Double ten frames are such a strong visual representation of teen numbers. The best part? It is a versatile tool as well! You can use the double ten frame to develop a deep understanding of teen number but also to build an understanding of the benchmarks of five and ten, addition and subtraction strategies.

**#1: Discovering Teen Numbers**

I have had my kids building teen numbers for over a month now. It's a staple in their math centers. I have them focus on different attributes of teen numbers each time they do the activity but it is really about understanding the power of the "ten" in teen numbers.

Early on, I give my students a number and just ask them to put out that many counters on their double ten frame being sure to fill up the first ten frame before moving on to the next.

After they build a number I ask about what they see and they tell me about the ten part and the "other" part. In building a significant amount of numbers my students begin to make discoveries about how the ten stays the same and how the teen number "tells" us how many ones there will be after the ten.

**I have found that laying this foundation leads to a very strong understanding of larger 2 digit numbers in future months.**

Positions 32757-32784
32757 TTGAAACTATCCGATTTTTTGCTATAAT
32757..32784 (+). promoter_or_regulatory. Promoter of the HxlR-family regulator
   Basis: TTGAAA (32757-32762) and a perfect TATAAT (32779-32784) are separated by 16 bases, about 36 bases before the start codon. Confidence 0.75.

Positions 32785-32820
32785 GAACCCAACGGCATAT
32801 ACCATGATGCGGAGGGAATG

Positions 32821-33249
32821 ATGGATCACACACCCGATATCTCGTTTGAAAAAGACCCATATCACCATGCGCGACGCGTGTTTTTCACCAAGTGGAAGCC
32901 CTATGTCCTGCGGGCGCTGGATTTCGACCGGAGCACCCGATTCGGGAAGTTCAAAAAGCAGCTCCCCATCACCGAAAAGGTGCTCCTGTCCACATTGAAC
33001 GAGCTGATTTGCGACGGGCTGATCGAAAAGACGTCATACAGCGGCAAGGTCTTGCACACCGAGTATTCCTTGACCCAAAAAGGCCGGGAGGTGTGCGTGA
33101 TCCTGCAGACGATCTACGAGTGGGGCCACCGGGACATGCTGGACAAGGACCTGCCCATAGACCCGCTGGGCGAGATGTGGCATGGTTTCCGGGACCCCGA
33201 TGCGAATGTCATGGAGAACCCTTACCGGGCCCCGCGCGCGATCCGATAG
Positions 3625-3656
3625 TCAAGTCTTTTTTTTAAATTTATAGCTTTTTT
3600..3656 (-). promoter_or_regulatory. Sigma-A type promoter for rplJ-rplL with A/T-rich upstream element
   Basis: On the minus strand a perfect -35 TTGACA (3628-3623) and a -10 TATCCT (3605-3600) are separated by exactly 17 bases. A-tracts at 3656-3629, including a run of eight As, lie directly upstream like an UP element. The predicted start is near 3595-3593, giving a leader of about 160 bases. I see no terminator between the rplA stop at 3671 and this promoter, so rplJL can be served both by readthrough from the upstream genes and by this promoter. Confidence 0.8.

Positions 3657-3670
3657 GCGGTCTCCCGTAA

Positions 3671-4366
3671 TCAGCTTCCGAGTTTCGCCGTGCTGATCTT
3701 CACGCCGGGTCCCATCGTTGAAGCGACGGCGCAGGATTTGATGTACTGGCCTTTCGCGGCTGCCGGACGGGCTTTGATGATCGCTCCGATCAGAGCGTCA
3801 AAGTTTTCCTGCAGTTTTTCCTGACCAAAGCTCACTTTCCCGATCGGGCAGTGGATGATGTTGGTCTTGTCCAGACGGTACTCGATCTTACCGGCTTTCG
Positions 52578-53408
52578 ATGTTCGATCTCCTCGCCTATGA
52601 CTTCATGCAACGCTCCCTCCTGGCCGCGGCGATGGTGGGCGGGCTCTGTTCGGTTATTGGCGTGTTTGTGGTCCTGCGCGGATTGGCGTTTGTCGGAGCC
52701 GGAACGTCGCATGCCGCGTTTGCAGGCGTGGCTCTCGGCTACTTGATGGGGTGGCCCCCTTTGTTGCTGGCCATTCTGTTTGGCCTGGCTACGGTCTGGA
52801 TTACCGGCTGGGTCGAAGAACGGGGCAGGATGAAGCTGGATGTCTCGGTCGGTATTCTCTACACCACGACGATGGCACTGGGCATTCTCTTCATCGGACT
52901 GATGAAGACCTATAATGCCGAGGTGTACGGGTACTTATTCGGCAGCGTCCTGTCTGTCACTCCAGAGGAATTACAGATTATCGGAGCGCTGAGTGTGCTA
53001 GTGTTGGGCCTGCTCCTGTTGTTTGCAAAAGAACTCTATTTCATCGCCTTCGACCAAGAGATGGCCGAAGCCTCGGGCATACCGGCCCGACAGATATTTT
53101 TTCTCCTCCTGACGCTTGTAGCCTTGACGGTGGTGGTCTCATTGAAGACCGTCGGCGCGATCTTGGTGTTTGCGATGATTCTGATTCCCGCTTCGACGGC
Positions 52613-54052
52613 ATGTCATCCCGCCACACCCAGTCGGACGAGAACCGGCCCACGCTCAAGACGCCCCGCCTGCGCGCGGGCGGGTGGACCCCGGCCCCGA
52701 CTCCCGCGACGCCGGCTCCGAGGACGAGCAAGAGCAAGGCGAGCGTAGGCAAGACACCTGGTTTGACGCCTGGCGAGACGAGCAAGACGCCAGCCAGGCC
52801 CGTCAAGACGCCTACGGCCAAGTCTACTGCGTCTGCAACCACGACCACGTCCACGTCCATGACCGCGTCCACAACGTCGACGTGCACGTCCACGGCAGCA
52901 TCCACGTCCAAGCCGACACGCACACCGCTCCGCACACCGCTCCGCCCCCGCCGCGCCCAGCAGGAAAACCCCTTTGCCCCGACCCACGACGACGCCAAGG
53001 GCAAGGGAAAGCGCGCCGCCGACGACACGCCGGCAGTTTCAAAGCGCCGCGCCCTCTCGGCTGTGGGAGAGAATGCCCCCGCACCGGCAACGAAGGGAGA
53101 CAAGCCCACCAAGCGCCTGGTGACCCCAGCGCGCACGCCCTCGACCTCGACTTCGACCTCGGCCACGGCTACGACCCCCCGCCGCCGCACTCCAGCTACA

Change the graphics and the kids think it is a new and interesting game! |

*If I had a full ten frame and then 6 more, what number would that make?*

Who says building teen numbers needs to be boring? My students use blocks, counters, even cotton balls to keep things interesting! |

I keep them on their toes and my students rise to the occasion with careful language and begin to make generalizations about teen numbers.

**#2: Adding 3 Numbers Together**

My students could tell you what addition means in their sleep. They clap their hands and cry out "Addition puts number parts together!". But throw a third number into the equation and they will look at you like

*you*have a third head! After getting over the initial shock of an addition sentence with three addends, students can use a ten frame to practice a strategy such as looking for numbers that make a ten and then adding the third part on.
No, not all addition equations with 3 addends

*have*a pair of numbers that makes ten, but some do. And that is where you are going to start!You can see how using a double ten frame allows students to experiment and figure out which number partners make a ten and then add in the final addend. If your students know their partners of ten this activity will be a breeze. If they are not yet fluent, this concrete activity will help them to understand how three addends come together as well as reinforcing partners of ten.

A strong foundation in building teen numbers on the double ten frame as outlined in activity #1 will lead to success in this type of strategy.